I had a weird relationship with this book. Initially, I didn’t think I’d like it–the language was pretty, but I felt like the story kind of got lost in it. The more I read through, the more I liked it, and found myself bracketing paragraphs and underlining phrases.
It has a pretty simple premise from the beginning, you know what’s coming. There’s only one reason residents move to the Pen. Alfonse Carducci is the latest arrival, and from the start, the reader knows the literary giant is at the end of his life. Because of that, I frequently felt like the end of the book could be on the next page. I’m not sure if it was intentional or not, but either way, it worked nicely. For a book that seemed to amble along in places, I found myself anxious to read the next page, the next chapter.
It’s a profoundly moving story or rather stories. DeFino has an interesting way of introducing mysteries in an almost offhand way. Immediately, you want to know what caused Olivia’s chronic back pain, what kind of accident Cecibel had, but you won’t find out until later. When you do, it’s not a huge reveal. It’s just a conversation between friends, and it feels so intimate that way. Alfonse has his share of regrets, but they make him so human and relatable, no matter how old you are.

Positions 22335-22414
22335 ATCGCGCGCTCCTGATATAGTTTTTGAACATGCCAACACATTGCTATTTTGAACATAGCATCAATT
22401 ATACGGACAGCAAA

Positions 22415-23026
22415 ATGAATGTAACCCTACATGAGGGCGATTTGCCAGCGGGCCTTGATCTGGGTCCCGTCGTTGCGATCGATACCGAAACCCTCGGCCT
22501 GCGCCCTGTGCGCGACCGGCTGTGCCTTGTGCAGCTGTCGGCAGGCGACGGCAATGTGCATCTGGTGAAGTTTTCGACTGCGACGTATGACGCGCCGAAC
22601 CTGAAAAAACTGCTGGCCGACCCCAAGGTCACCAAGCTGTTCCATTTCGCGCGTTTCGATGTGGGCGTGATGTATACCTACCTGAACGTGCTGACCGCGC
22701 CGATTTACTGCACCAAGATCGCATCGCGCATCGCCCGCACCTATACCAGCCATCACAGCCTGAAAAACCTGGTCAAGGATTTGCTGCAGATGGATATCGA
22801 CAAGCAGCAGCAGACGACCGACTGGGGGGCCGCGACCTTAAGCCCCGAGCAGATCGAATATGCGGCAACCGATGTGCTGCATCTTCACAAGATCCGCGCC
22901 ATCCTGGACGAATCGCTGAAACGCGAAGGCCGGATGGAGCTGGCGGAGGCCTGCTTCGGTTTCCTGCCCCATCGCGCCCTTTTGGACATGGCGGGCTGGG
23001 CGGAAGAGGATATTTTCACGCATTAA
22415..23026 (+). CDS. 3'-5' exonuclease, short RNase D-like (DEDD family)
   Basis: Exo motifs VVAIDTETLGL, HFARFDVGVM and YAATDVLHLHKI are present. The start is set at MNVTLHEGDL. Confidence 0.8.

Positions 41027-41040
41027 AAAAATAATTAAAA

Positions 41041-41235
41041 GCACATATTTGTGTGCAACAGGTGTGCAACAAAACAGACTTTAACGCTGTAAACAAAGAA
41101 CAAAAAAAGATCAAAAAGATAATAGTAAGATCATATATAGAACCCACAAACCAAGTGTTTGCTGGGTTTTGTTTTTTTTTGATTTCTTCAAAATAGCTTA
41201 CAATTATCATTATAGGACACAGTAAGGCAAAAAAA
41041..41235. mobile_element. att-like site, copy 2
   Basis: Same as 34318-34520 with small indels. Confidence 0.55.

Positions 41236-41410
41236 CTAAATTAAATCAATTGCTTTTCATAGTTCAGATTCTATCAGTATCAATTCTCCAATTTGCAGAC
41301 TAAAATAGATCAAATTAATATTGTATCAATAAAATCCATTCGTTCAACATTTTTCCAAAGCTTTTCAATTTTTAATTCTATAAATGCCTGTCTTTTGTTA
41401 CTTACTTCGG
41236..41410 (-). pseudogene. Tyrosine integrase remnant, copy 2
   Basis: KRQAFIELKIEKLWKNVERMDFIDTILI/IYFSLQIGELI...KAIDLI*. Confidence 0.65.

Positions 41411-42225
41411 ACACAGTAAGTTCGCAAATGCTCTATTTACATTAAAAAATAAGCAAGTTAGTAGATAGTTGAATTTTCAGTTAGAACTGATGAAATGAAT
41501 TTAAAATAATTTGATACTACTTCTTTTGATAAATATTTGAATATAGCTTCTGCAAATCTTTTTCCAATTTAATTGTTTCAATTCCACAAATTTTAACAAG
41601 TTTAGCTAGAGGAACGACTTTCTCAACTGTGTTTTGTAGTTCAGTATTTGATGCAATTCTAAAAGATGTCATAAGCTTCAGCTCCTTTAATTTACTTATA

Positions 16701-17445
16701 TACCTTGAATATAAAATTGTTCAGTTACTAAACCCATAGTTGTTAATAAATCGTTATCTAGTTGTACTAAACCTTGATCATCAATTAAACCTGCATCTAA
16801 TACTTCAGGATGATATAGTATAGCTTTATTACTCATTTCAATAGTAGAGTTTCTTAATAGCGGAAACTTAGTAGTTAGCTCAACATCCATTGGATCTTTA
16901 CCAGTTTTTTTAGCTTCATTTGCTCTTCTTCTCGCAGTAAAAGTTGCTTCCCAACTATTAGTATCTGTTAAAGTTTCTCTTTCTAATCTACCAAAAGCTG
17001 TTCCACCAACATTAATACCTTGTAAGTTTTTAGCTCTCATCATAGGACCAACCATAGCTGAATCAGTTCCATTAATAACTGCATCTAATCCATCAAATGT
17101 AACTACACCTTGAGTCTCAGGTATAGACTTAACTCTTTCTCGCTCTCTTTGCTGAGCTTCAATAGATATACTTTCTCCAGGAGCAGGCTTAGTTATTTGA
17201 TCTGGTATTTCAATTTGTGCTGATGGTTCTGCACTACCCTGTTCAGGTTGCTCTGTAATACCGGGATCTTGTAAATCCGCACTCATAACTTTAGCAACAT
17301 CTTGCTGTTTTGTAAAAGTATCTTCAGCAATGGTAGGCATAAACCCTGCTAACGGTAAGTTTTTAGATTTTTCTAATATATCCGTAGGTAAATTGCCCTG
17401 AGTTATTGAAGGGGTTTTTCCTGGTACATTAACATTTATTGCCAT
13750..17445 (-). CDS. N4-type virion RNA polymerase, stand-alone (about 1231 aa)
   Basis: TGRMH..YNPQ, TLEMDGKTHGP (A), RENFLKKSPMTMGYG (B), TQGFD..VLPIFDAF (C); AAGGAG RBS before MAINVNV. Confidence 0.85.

The story-within-a-story told a familiar tale. However it wasn’t so predictable as to be boring and honestly, I was just as anxious to see how Cecilia and Aldo’s story would play out as I was to see the growth of Cecibel. The ending was no surprise in many ways, but the way it all came together was nice and provided more closure than I expected. I’m definitely pleased that I read this.
Review by Julie Ramhold.